What is product discovery and what is the importance of it?
Product discovery is a flexible period during which the product team focuses on “building the right thing” rather than “building the thing right”. The latter would be seen as product delivery.
We see product discovery as an iterative process where an emphasis is placed on reducing uncertainty with regard to the problem or idea at hand to make sure that the correct solution gets built.
When should product discovery take place?
The one question that always gets asked is, “When should we start with product discovery?”, to which the answer is always, “Well it depends…”. The short answer however is, “Always”
Who plays a key role in discovery?
The key here is to remember that everyone: the product team, stakeholders, users, sales, developers, UX, engineering contributes on different levels of involvement. As a product manager I would group them in three different categories: permanent contributors, temporary contributors and supporting contributors. Decide who fits what category taking into account the nature of the project, what resources are available, the type of business and solution you are producing. Every product is different and a cookie cutter solution will not work here.
The six phases of product discovery
Adopting an approach to focus on getting alignment with all the stakeholders in the project from an early stage is worth its weight in gold. Creating alignment early on in product discovery and committing to a particular outcome instead of a set of features assists in clarity and helps build trust between the product team, stakeholders and the product manager.
Researching user problems
Any effort relating to the identification of new product opportunities should start with the question “Why?”. There are most likely multiple business needs to justify a discovery effort but the product’s success ultimately depends on whether it can solve the user’s problem. Without going too deep into user research there are four main quadrants and somewhere in the middle would be the truth, but we can only get to the truth if we do research in all four.
The trick here is to think big. Our typical brainstorming sessions for thinking about solutions will not work as people tend to stay in their comfort zone and stick with what they know. All ideas are equally important and there is no place for Hippo’s (Highest Paid Person’s opinion syndrome) here. Everyone is involved and the emphasis is on finding a solution to the problem.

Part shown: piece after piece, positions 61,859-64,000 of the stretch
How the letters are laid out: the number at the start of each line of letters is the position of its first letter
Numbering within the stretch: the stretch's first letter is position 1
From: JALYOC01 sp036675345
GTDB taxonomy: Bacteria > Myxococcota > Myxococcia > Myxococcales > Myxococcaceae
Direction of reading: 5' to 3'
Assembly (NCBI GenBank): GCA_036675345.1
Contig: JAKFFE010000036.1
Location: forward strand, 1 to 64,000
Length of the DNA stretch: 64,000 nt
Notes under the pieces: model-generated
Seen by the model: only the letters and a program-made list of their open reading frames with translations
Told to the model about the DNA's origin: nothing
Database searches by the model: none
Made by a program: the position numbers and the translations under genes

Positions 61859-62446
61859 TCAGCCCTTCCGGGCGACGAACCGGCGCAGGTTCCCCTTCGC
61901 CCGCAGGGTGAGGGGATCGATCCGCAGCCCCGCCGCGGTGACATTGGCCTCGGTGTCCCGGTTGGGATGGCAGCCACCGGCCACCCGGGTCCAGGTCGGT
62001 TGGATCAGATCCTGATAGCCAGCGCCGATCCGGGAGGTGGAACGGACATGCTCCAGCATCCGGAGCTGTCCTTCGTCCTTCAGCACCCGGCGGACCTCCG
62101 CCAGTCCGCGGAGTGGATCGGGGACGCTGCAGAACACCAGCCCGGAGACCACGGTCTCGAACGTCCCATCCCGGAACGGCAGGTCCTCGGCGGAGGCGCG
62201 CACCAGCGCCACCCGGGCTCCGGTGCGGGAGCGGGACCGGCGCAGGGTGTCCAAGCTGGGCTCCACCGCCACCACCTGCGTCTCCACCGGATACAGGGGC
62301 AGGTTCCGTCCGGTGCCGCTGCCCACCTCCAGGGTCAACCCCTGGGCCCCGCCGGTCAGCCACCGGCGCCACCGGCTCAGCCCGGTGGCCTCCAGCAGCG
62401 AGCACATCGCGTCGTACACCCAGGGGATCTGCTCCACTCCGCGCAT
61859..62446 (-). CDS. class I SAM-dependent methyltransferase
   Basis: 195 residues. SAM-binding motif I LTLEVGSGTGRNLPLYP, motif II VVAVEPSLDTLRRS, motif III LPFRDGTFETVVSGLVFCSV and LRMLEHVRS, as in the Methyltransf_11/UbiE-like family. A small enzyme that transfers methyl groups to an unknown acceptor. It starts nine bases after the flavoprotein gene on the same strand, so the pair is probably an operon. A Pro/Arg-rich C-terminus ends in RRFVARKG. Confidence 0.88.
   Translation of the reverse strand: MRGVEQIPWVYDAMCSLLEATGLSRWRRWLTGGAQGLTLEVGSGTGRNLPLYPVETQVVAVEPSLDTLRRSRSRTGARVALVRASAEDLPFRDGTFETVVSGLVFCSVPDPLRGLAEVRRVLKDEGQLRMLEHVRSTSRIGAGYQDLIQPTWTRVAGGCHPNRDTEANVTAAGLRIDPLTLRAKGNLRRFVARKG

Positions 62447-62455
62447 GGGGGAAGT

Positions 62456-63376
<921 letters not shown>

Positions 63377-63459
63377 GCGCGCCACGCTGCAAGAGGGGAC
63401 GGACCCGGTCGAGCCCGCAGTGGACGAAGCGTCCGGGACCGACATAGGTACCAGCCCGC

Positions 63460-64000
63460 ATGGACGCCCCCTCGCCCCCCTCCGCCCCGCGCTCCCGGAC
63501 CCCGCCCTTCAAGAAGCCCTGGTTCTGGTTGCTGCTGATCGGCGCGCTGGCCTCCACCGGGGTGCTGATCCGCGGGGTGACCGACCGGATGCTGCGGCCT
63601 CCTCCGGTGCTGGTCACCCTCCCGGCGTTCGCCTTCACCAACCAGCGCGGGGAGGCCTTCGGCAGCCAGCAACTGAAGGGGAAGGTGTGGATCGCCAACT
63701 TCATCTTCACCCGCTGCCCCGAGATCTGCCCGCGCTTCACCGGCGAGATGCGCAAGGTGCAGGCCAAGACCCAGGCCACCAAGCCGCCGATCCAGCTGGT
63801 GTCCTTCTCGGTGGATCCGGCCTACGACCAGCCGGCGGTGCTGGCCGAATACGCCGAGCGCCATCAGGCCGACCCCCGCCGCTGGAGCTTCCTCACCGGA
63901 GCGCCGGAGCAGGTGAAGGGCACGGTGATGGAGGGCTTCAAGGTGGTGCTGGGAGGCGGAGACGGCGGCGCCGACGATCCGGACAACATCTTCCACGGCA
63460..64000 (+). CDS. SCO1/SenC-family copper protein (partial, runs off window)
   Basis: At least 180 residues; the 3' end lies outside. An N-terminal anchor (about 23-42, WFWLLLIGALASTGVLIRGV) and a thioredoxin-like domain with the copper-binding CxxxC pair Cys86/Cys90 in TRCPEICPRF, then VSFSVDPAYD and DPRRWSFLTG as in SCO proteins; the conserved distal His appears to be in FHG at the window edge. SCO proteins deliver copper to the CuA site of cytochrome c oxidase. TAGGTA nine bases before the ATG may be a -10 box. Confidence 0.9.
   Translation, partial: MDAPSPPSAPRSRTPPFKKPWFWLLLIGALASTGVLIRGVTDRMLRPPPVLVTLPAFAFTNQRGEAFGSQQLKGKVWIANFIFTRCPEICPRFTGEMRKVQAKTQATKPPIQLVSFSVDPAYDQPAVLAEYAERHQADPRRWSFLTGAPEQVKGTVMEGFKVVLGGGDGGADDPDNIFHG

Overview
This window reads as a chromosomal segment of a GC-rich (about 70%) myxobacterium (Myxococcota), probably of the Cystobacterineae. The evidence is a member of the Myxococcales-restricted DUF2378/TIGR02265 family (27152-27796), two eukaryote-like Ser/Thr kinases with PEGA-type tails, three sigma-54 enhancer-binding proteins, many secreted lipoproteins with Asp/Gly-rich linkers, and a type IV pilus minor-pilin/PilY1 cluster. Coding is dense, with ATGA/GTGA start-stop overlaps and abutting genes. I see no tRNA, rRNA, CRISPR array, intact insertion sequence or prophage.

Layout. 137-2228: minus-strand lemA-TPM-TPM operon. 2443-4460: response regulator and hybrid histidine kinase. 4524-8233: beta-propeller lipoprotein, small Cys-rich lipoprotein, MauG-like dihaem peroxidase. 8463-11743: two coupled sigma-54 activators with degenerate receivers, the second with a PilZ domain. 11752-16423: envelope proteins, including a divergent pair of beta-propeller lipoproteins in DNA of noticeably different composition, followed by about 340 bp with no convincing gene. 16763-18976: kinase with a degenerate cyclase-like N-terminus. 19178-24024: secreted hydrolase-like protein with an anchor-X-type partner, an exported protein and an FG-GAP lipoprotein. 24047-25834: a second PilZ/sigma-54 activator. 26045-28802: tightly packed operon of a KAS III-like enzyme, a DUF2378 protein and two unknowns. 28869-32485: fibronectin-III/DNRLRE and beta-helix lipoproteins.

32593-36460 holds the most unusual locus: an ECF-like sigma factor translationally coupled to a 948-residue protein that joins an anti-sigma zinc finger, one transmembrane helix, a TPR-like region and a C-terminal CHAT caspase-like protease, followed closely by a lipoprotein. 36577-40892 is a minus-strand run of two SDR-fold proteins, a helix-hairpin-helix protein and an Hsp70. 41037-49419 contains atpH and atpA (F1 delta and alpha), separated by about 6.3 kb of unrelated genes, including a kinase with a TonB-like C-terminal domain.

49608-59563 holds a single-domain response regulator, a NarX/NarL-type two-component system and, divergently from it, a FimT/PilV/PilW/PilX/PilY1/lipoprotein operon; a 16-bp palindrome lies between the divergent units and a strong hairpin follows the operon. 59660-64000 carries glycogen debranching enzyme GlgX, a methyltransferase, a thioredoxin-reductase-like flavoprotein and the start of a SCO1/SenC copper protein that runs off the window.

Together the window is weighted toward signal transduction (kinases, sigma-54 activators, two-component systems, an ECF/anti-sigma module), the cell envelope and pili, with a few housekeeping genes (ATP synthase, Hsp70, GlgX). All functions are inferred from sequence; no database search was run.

Prototyping is a great tool but can quickly become very large and the focus can shift from a lean build-measure-learn approach to a high-fidelity prototype that steers more to the look and feel. The key here is to constantly bring ourselves back to true north when iterating on the prototype and to place a large focus on learning from the actions and reactions from our users. The expectation that our prototype will be the final solution at its first attempt is unrealistic.
Proving our hypothesis is a critical step in building the “right thing” for the user. This can be seen as the final hurdle to cross before deploying our team.
I always ask myself the question “What proof do I have that it is a good opportunity to spend time, resources and money on?” Do not mistake validation for experiments. Validation checks the underlying assumptions and hypotheses where experiments test the specific measure we are going to use to get answers or results.
Now that we have gone full circle it is time to comb through the results and identify the areas where our next effort should be spent on. In most cases this will be the most problematic area for our users. Take the time to refine these results, prioritise them and get them ready to become backlog items.
This entire process of product discovery should be a journey that leads a product team closer to becoming an empowered team. This will not happen in one iteration, but rather multiples thereof. Remember, anything you take on as a product team should always have a golden thread running through it that leads to value for the customer/user. We always try to be better off at the end of the process than at the start.